Let’s talk in this blog post about testing data. Every type of business, from insurance companies to financial institutions and even healthcare organizations or governments, needs data to develop and test the quality of their software and applications. In the era of big data we live, we leave traces of everything we do online and even in real life. This information can be practical for all types of institutions and not always against our interests.
However, this data production often comes from personal, sensitive, and private information – Not to mention that databases are inconvenient enough for testing. With so many details, numbers, and letters, how can one efficiently analyze them and make sure they are accurate? And that is where test data comes in. But what about data testing? What is the difference between them, and how do they correlate? Read on to find out about the technicalities and implications of each.
What is the difference between test data and data testing?
As a tester, you often need to create test data or at least identify suitable test data for your test cases. Test data, to put it simply, refers to a set of data used to evaluate the performance of a model or system. Typically, this data is separate from the data that trained the model, and it validates the accuracy and generalization capabilities of the model.
Data testing tests the quality and accuracy of the data itself. This part includes verifying that the data obtained is correct, complete, and consistent, ensuring it meets the requirements of the model and system, as well as complying with the regulations. Why? Because if the data was incorrect in the first place anyway, who cares about the results of the test data?
What is a data test?
As stated, test data is a data set created in sync with the test case. If you want to make sure the application or website works properly, you need to test it. And to test it, you need data that can be generated in multiple ways:
- With automated test data generation tools
- Mass copy of data from production to testing environment
- Mass copy of test data from legacy client systems
This information is valuable to test how well an application works. A researcher collects data to meet the requirements of a test or to determine whether the product is ready for further testing. It can help identify coding errors during the initial stages of the process, giving the workers enough time to make changes before further data testing begins.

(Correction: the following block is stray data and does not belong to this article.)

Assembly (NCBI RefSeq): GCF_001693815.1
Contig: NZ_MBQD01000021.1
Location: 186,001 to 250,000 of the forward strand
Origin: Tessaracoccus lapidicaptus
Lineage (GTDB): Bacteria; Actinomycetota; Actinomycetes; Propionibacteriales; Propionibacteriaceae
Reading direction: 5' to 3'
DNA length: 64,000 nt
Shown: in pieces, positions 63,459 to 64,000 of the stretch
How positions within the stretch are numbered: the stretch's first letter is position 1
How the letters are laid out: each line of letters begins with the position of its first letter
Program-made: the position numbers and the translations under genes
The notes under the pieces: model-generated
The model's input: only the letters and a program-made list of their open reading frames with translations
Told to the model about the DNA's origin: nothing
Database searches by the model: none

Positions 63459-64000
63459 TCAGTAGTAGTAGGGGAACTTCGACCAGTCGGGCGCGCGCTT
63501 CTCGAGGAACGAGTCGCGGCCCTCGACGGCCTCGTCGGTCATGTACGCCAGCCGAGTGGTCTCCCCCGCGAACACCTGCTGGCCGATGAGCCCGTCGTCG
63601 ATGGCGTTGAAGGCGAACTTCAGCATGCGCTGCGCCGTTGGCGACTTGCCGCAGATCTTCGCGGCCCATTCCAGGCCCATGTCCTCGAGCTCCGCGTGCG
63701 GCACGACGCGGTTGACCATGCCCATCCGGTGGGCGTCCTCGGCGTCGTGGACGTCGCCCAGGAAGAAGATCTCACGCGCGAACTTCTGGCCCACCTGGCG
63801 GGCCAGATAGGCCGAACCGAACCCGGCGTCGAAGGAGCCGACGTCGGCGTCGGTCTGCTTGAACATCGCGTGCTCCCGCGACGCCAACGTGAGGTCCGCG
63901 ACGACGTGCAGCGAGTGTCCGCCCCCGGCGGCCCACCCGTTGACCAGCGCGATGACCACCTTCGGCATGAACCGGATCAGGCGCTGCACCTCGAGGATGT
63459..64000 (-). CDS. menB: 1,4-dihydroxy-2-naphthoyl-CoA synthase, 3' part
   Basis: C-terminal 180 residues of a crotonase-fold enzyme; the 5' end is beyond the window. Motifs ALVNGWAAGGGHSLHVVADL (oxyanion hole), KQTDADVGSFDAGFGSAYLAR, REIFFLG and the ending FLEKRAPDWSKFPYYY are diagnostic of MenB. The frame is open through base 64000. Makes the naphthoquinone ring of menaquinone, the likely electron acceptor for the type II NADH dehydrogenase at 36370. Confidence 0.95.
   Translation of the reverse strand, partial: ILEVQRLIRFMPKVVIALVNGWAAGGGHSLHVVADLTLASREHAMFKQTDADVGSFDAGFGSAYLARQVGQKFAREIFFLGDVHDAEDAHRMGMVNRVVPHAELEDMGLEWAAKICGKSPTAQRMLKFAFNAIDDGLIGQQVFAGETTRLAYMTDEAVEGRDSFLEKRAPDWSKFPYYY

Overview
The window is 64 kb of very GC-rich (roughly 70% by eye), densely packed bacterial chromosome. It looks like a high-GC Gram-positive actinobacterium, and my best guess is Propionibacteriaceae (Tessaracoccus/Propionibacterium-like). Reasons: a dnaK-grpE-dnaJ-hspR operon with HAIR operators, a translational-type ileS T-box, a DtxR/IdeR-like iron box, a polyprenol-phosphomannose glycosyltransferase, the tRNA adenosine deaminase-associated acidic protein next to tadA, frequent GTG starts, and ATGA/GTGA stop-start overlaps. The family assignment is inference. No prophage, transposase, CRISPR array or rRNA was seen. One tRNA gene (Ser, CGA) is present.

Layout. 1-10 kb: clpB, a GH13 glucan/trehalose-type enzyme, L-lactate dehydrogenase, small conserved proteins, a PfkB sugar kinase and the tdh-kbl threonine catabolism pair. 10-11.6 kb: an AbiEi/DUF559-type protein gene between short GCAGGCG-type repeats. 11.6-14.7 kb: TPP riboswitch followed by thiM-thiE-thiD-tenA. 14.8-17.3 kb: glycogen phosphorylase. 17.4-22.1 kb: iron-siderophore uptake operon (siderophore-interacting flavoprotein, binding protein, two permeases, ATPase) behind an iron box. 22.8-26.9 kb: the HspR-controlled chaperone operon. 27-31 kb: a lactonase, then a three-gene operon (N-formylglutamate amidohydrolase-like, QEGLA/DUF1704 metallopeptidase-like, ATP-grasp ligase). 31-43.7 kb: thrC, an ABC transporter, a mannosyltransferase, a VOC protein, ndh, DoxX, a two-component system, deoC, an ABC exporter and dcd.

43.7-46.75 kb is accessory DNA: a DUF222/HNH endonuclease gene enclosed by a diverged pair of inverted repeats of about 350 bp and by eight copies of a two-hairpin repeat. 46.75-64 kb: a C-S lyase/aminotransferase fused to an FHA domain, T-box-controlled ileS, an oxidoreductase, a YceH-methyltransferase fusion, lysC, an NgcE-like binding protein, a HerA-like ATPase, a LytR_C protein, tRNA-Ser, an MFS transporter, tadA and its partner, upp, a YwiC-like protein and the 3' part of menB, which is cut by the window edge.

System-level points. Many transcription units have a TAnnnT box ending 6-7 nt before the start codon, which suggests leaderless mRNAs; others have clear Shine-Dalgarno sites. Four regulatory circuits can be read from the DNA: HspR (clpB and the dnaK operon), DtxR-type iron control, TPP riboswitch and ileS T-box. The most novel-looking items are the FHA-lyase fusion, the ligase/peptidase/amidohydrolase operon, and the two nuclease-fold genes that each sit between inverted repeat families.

What is data testing?
Data testing is a type of software testing. Data testing deals with testable items that are in the back end, hidden from the regular user. These items include SQL, MYSQL, Server, Assembly, and more. It determines whether the application or software has integrity and consistency. During the process, it may create complex queries to “stress” the database and check whether it’s responsive or not.
Data testing involves validating:
- the schema
- database tables
- keys and indexes
- stored procedures triggers
- database server validations
- data duplication
That is why it’s crucial to have top-quality test data in the first place. If the data is insufficient or not good enough, the app might pass the data testing but then fail to its users (whether regular people or powerful institutions) upon release.
If you want to become a data tester, it is essential to have a strong background in databases, servers, and SQL concepts. You can become a pro at these with our online software bootcamps at Test Pro. In a few months, with patience and effort, you will be able to manage all of these concepts and more.
Types of testing data
There are three primary ways of testing data:
- Structural Testing. This technique validates all the elements inside the data repository. These elements are not meant to be manipulated by clients or regular users. To do so, one needs to master SQL.
- Functional Testing. This technique validates the responsiveness of a database from the perspective of the client or regular user. Functional testing determines whether the transactions and operations performed by end-users relate to the database as expected. It answers questions like “Is data logically and well organized?” “Is data stored in the tables correctly?”
- Non-Functional Testing. As its name suggests, this type of testing puts the database and application under stress. It includes stress testing, security testing, compatibility testing, usability testing, and more. It helps determine whether the database is secure, can manage large loads of data, and lacks risk.
As you can see, data testing is fundamental for any institution or company that deals with large databases and applications. That is because it avoids bugs or incorrect information that can upset the clients or the stakeholders. Without data testing or a proper test data set, the initial code could very well be full of errors, which is in nobody’s interest.